Justice Department Appeals Wisconsin Clergy Housing Allowance Ruling
Process with Seventh Circuit may take up to a year to resolve.

Richard Hammar, senior editor of Church Law & Tax Report and ChurchLawAndTax.com, reports the Justice Department filed a notice of appeal this afternoon in the Wisconsin clergy housing allowance case.

In late November, a federal district judge ruled the housing allowance provided to clergy was unconstitutional. The judge stayed the decision, pending the appeals process. The deadline for an appeal was this coming Monday, January 27. For the time being, housing allowances are allowed in the Wisconsin district and should be designated by churches there, Hammar said.

The Seventh Circuit Court of Appeals in Chicago will hear the appeal. The same appellate court overturned a prior ruling by the same judge a few years ago, in which the judge ruled the National Day of Prayer was unconstitutional.

Hammar provided an in-depth analysis of the housing allowance ruling, and its potential implications, in the January/February 2014 issue of Church Law & Tax Report. He said an appeal, if filed, could take up to a year to get resolved.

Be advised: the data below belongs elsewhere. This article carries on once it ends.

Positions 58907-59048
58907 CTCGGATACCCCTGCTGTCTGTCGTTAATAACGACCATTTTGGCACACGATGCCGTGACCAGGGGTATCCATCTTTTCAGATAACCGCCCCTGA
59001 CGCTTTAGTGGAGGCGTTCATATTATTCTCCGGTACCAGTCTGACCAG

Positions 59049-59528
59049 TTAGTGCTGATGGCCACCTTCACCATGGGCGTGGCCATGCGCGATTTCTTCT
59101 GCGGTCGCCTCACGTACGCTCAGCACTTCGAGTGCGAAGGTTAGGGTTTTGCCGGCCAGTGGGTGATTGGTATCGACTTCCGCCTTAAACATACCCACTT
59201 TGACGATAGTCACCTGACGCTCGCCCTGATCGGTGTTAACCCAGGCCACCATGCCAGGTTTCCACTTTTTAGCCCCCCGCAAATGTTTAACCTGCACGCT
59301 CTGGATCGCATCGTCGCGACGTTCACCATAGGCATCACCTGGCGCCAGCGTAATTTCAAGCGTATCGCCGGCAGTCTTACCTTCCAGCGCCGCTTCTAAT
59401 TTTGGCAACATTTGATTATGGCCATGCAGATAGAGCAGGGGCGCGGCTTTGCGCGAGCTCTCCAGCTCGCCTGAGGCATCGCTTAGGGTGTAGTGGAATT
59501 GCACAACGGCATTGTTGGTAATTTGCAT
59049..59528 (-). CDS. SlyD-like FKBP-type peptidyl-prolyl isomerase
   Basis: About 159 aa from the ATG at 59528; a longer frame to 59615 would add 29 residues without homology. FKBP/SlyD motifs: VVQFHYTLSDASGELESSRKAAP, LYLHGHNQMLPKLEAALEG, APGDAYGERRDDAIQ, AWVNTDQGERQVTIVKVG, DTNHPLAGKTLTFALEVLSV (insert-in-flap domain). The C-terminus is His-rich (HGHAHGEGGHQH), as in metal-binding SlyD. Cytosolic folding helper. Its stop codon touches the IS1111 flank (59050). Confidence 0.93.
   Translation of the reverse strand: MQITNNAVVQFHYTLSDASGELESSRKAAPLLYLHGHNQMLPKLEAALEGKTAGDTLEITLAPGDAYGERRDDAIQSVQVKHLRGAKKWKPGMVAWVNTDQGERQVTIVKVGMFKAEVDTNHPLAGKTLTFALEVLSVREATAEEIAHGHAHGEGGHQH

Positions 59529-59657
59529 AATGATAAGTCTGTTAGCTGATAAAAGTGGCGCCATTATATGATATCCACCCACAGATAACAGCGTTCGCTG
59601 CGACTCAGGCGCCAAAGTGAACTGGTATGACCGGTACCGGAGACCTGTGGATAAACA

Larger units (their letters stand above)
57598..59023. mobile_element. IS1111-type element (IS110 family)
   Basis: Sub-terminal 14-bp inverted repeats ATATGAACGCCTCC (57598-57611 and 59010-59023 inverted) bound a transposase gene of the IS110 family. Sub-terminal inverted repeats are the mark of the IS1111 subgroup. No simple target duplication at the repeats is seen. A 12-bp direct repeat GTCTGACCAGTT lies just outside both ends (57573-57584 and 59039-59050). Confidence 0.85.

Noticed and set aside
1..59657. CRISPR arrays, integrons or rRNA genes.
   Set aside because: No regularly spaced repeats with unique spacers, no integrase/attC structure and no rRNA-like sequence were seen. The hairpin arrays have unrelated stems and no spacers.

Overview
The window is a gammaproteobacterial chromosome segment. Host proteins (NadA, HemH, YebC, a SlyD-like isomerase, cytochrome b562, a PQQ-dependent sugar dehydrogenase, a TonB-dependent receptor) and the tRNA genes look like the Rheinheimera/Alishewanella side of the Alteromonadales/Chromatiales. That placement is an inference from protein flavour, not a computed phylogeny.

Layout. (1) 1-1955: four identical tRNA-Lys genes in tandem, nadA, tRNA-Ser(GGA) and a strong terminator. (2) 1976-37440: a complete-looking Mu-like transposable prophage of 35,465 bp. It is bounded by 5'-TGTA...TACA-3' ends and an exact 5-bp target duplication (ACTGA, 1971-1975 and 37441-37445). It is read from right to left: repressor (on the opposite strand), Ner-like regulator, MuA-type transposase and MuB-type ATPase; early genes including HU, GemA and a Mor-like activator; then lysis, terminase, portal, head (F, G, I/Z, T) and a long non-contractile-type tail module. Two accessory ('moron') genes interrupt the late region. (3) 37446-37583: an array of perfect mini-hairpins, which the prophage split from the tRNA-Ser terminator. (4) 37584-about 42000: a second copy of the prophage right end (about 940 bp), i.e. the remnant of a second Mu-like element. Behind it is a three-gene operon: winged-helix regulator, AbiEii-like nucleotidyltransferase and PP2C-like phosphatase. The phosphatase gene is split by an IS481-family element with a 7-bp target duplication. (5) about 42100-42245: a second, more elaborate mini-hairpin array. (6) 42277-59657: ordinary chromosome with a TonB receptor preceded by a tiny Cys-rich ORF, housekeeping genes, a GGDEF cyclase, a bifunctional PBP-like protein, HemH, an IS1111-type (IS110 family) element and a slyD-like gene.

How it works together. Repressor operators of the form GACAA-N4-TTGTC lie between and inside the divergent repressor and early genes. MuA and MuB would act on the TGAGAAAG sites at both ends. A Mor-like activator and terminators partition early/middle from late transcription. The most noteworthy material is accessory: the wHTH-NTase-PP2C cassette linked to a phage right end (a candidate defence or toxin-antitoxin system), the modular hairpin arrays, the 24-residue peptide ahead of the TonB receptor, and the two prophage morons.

If the Seventh Circuit affirms the ruling, then it would affect churches and clergy in Wisconsin, Illinois, and Indiana–the three states covered by the Seventh Circuit. More significantly, though, it also would likely force the Internal Revenue Service to consider applying the ruling nationally to ensure the consistent treatment of clergy for tax purposes, regardless of their geographic location.

Should the Seventh Circuit overturn the ruling, the plaintiff–the Freedom From Religion Foundation–would have the option to appeal to the Supreme Court. Hammar considers the likelihood of the Supreme Court hearing such an appeal to be small.

Watch for updates on ManagingYourChurch.com and ChurchLawAndTax.com.

This content is designed to provide accurate and authoritative information in regard to the subject matter covered. It is published with the understanding that the publisher is not engaged in rendering legal, accounting, or other professional service. If legal advice or other expert assistance is required, the services of a competent professional person should be sought. "From a Declaration of Principles jointly adopted by a Committee of the American Bar Association and a Committee of Publishers and Associations."

Due to the nature of the U.S. legal system, laws and regulations constantly change. The editors encourage readers to carefully search the site for all content related to the topic of interest and consult qualified local counsel to verify the status of specific statutes, laws, regulations, and precedential court holdings.

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